It’s Time for the Medical Industry to Adopt Mobile Health Tools
There have been some clear disagreements between doctors and patients over the past few years about how to handle their healthcare information. According to a recent survey completed by Medscape and WebMD, 84 percent of patients reported that technology should be used to assist in the diagnostic process; however, only 69 percent of doctors agreed with the idea. The two groups did generally agree on other areas such as using smartphones for routine blood tests.
Through this survey, we are seeing an overall shift in feelings about mhealth. Both patients and doctors are embracing new technology, especially mobile, being used in medical practice. This will have a significant impact on the future of healthcare.
Mobile Health (mHealth) Market Forecast 2014-2024 : A Revolution in eHealth, Telemedicine, Informatics & Connected Health
The advent of connected devices and M2M is offering a tremendous opportunity for healthcare professionals. Near-ubiquitous mobile networks are allowing carers to diagnose, monitor, and communicate with patients with unprecedented speed and efficacy.
mHealth is a term used for the practice of medicine and health services, through mobile devices. In its most common form, it refers to using mobile communication devices, such as smartphones and tablets, for health services and information. mHealth applications include the use of mobile devices in collecting community and clinical health data, delivery of healthcare information to practitioners, researchers, and patients, real-time monitoring of patient vital signs, and direct provision of care, via mobile telemedicine.
The emergence of low-cost smartphones has allowed wider access to app stores, which are now home to over a million mHealth apps. These range between freemium apps geared around diet and daily fitness routines, scaling up to costly premium apps with elaborate clinical reference points, images, diagnostic, and monitoring functions.
Austerity measures have forced many health departments around the globe to rein in their spending and find more cost-effective ways of operating. Enabling them to diagnose, monitor, and communicate with patients remotely, mHealth promises extensive cost-savings for healthcare professionals and institutions. This new industry will also pay dividends to network operators, software developers, and data platform management providers who may turn their core competencies onto the medical field.
Visiongain forecasts the mHealth market to reach a $6.7 billion value by the end of 2014.
The Future of Mobile Health (mHealth)
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Originally published on by ReportBuyer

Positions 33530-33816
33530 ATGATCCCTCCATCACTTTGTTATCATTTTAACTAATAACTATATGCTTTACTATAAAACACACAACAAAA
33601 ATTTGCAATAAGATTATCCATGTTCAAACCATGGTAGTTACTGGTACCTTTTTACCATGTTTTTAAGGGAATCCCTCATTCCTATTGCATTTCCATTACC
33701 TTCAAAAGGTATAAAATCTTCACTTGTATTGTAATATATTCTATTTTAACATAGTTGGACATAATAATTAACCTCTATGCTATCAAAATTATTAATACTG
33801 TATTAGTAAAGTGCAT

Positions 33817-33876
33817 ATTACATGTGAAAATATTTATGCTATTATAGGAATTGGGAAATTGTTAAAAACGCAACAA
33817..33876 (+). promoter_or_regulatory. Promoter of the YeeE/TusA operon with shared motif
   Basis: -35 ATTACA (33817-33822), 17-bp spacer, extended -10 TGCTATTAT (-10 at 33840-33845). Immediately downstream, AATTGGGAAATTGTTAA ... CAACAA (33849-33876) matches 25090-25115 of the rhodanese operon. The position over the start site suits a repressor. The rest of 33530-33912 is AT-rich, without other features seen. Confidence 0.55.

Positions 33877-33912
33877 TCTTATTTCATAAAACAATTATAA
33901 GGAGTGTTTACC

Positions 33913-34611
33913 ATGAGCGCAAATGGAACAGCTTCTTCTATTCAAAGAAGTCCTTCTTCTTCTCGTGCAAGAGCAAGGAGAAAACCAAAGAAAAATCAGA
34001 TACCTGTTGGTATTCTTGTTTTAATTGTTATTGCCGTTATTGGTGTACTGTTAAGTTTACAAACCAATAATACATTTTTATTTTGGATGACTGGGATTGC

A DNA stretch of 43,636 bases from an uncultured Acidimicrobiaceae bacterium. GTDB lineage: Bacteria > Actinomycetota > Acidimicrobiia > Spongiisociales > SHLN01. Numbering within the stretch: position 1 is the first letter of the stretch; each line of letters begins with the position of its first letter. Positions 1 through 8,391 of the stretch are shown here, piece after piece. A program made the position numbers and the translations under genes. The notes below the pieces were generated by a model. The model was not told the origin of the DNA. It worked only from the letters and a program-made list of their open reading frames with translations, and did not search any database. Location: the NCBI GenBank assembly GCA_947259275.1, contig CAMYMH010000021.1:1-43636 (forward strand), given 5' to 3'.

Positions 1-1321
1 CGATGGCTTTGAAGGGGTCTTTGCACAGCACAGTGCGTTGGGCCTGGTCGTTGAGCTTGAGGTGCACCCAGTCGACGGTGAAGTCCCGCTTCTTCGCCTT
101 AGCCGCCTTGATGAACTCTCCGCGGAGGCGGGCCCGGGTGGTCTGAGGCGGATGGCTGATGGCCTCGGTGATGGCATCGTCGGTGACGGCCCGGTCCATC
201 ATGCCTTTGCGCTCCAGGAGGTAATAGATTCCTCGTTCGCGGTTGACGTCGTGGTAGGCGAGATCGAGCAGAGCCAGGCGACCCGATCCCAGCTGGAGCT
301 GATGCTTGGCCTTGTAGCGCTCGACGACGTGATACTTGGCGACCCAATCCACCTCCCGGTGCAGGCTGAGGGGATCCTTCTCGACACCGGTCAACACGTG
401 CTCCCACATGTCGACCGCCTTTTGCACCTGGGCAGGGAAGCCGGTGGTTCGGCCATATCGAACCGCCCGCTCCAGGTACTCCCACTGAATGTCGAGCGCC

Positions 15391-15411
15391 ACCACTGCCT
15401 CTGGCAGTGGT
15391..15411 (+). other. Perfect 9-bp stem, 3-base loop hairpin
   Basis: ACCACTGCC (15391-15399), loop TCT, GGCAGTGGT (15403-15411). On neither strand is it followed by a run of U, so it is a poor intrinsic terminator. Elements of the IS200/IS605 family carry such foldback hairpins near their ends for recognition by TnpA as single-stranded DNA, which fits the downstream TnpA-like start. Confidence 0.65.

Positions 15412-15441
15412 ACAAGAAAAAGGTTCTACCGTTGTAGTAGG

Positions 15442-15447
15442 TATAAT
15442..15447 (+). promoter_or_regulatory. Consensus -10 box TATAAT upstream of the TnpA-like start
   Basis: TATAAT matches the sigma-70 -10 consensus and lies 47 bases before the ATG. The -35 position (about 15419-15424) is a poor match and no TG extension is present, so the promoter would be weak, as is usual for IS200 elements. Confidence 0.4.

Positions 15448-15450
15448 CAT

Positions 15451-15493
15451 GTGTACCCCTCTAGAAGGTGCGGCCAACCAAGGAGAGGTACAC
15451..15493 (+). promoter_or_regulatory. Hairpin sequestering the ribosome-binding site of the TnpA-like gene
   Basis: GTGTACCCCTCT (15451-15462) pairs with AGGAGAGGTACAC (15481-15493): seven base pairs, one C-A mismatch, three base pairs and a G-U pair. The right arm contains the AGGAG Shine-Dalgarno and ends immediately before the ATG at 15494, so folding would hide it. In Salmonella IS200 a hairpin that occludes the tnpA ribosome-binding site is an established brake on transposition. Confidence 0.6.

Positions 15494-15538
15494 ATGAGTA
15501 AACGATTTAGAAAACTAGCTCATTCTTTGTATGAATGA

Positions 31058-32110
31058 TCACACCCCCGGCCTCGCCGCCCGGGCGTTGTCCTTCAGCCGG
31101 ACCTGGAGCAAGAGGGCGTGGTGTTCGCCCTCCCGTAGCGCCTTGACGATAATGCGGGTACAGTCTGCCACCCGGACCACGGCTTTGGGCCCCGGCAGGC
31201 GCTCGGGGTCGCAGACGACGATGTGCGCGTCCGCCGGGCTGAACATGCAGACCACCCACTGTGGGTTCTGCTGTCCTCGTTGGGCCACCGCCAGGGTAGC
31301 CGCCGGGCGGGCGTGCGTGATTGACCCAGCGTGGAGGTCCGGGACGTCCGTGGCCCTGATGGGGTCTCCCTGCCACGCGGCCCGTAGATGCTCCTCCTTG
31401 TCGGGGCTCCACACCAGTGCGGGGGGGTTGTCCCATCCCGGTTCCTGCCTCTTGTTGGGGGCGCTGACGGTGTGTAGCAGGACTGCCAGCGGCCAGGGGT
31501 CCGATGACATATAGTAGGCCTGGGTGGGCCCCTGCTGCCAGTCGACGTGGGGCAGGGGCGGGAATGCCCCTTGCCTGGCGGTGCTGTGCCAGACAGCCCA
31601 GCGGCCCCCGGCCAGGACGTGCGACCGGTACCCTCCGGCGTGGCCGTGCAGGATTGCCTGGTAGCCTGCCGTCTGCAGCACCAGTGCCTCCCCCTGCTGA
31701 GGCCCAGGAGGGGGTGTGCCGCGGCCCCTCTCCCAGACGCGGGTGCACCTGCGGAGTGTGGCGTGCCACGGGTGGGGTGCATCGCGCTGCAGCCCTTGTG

Hippocrates said, “Healing is a matter of time, but it is sometimes also a matter of opportunity.” Mobile technology presents users an opportunity by means of accessibility to a myriad of health-related resources.
mHealth Technology is Changing Healthcare
The U.S. Health Resources and Services Administration defines mobile health (often referred to as mHealth) as, “the use of mobile and wireless devices to improve health outcomes, healthcare services and health research.” Fifty-two percent of smartphone users already access health-related information on their phones, and the number of people using app-enabled mHealth devices is projected to leap from 15 million in 2013 to 96 million by 2018.
There are more than 97,000 health- and fitness-related mobile apps available. Users can access and engage a smartphone or tablet for healthcare needs by: monitoring blood pressure and other vitals, pregnancy tracking, the tracking and analysis of medical conditions in lieu of an actual device (for example: as a stethoscope to record a heartbeat; for diabetics to check glucose levels; as a sensor on an inhaler to track asthma; and for urinalysis), and the management of sleep, moods, weight, and prescriptions.
Various mobile-integrated therapy applications are available for chronic illnesses and diseases, which account for more than 3/4 of healthcare spending. According to Digitas Health, 90 percent of patients with a chronic illness reported they would accept a mobile-app prescription from their doctor (yes, that exists!) compared to 66 percent who would accept a prescription for medication. Remote monitoring with mobile technology could reduce hospitalization for these patients by 47 percent and office visits by 65 percent, and save the U.S. $197 billion over the next 25 years.
For both iTunes and Google Play, the top health-related download is the “24/7 Medical Help” application Urgent Care. Personalized, physician-reviewed content is emphasized in WebMD’s app. The soon-to-be-released app Zest Health will take a concierge-like approach to healthcare with “Talk to Me,” “Schedule Me,” “Inform Me,” and “Track Me” functions. Of Americans who seek medical info online, 67 percent say this has made them better informed as patients. Data shows that physicians agree: 93 percent said they believe in the power of mobile health to improve a patients’ health, with many citing appointment alerts and care-management reminders as a top benefit.
mHealth technology provides more opportunities to reach people who are notoriously underserved by the healthcare industry: those below the poverty line, senior citizens, the disabled, those living in rural areas, and the homeless, many of whom have unmet health needs and poor access to care. Of these, the majority say they would prefer to save time, money and trouble by connecting with a doctor online, and many have phones. A recent study of people experiencing homelessness shows 70 percent own a cell phone.